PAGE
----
Cayden Solomons (5) was diagnosed with a hereditary blood clotting disorder – severe haemophilia A – shortly after birth.
When a person has haemophilia, their blood does not clot properly because it doesn't have enough blood-clotting proteins (factor VIII).
As a result, Cayden bleeds longer than other people. Bleeds can occur internally, in joints and muscles; or externally, from minor cuts, dental procedures or injuries.
“Cayden is very active and loves to explore. I always feel like I need to wrap him up in bubble wrap because I’m so afraid of him injuring himself,” says his mom Jamie Solomons.
Types of haemophilia
There are two main types of haemophilia.
“Haemophilia A is four times more common than haemophilia B. More than half of people with haemophilia A have the severe form,” says Professor Alan Davidson. He is the Head of the Blood and Cancer Service at Red Cross War Memorial Children’s Hospital, where Cayden is being treated.
Haemophilia B disease happens due to a lack of clotting factor IX and occurs in around one in every 25 000 males worldwide, he adds.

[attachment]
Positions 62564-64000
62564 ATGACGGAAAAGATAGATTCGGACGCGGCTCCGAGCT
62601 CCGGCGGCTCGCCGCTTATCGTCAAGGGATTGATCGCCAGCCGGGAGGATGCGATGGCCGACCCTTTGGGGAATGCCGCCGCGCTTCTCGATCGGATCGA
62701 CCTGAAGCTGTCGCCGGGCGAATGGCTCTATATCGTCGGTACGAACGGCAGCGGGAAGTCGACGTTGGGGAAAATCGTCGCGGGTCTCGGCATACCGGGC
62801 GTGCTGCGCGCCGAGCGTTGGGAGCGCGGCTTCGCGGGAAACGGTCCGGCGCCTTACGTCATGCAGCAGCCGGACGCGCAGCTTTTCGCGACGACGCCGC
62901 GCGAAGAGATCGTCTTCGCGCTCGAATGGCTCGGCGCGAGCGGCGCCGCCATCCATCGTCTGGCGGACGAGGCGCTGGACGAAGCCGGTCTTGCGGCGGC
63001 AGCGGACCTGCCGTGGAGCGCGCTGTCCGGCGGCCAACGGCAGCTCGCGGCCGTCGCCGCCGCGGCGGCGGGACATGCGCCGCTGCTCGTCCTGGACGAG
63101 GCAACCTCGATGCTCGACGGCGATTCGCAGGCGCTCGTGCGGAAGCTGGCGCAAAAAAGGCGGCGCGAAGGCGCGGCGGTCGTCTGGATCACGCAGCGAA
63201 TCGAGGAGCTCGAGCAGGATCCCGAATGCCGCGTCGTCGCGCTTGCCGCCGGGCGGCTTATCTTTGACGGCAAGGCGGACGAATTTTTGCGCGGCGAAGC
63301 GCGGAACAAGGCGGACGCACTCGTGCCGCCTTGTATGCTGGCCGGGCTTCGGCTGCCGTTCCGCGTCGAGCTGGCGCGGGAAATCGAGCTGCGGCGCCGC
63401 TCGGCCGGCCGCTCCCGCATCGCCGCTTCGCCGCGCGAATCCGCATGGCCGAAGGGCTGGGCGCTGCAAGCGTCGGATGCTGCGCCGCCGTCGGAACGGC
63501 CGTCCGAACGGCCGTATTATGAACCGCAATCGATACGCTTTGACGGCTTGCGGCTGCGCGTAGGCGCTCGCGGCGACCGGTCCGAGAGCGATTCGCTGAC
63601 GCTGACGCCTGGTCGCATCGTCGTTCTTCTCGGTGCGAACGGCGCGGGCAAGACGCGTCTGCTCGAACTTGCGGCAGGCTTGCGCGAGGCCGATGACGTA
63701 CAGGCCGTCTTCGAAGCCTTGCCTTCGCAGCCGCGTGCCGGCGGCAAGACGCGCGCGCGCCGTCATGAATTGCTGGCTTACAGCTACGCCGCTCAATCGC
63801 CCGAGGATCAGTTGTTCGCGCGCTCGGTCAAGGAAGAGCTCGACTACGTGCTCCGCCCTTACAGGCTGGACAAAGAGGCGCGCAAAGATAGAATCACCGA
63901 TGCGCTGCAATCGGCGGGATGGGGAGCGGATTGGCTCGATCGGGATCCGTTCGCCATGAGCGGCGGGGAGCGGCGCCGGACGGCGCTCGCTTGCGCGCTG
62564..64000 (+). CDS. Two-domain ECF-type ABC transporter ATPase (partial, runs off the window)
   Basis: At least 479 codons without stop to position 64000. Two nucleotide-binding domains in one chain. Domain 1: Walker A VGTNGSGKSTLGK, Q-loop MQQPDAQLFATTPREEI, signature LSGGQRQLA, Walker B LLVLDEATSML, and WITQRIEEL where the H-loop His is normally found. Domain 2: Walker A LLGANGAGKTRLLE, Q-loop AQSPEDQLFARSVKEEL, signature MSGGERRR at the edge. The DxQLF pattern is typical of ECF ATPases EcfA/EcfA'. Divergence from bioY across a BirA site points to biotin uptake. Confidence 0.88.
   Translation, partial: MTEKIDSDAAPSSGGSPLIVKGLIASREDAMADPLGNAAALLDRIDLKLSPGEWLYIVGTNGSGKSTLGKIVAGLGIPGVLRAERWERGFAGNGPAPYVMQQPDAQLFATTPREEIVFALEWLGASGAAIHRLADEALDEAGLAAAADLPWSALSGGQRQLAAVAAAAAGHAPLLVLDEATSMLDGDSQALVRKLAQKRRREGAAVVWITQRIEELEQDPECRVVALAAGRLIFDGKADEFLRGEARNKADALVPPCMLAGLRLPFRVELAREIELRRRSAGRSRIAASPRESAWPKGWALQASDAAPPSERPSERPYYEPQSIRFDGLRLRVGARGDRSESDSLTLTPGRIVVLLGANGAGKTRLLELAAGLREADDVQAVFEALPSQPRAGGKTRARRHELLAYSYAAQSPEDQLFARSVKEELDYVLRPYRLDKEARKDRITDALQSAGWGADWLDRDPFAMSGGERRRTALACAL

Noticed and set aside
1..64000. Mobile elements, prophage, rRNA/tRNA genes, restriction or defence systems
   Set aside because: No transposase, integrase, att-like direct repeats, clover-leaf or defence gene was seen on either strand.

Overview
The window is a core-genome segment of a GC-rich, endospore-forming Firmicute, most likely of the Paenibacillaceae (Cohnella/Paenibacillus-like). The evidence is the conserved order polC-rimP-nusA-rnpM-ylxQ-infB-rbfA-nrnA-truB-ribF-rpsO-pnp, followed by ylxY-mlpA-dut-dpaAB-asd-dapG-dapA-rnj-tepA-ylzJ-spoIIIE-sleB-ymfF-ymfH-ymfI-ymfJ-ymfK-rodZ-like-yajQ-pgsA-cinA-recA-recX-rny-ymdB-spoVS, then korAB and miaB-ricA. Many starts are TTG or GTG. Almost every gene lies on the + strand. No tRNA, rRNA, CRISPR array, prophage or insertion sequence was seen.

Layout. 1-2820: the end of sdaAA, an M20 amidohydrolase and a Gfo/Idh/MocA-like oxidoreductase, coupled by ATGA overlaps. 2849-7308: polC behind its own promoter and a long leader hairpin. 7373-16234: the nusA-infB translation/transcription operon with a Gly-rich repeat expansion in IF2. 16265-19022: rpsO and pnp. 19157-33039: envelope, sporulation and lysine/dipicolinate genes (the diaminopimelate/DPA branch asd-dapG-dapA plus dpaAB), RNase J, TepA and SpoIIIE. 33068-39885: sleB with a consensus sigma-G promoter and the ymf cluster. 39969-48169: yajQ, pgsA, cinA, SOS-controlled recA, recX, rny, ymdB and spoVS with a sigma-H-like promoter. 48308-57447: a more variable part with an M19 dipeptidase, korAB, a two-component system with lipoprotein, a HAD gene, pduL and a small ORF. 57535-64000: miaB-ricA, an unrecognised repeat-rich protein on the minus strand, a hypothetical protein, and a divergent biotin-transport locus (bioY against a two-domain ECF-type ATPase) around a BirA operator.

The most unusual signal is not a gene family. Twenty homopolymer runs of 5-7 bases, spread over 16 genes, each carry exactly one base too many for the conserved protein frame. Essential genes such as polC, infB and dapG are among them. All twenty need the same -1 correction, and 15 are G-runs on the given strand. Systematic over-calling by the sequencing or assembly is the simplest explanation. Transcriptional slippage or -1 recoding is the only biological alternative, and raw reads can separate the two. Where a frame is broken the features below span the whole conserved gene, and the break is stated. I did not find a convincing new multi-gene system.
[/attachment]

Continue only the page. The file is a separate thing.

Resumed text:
Although no cure exists for haemophilia, doctors can successfully treat the condition. Treatment focuses on replacing the missing protein, preventing complications and giving or replacing the clotting factors that are too low or missing.
“Cayden’s treatment was hectic and emotional because he has difficult veins and had to be pricked more than once. Seeing my child cry in pain always breaks my heart, but I know it’s something he needs,” says Solomons.
Despite his condition, Cayden is a well-adjusted, clever and happy boy. “He knows a lot about his condition and is very vocal about it,” says his mom.
Signs to watch for
Solomons urges parents who suspect their children may have haemophilia to get treatment for them as soon as possible. “This is important to help reduce the risk of damage to joints, muscles and other body parts.”
Signs of haemophilia include:
- Unexplained and excessive bleeding from cuts, injuries, surgery and dental work.
- Many large or deep bruises.
- Unusual bleeding after vaccinations.
- Pain, swelling or tightness in the joints.
- Blood in the urine or stool.
- Nosebleeds without a known cause.
- Unexplained irritability in infants.
For more information about haemophilia or to get help, visit your closest healthcare facility.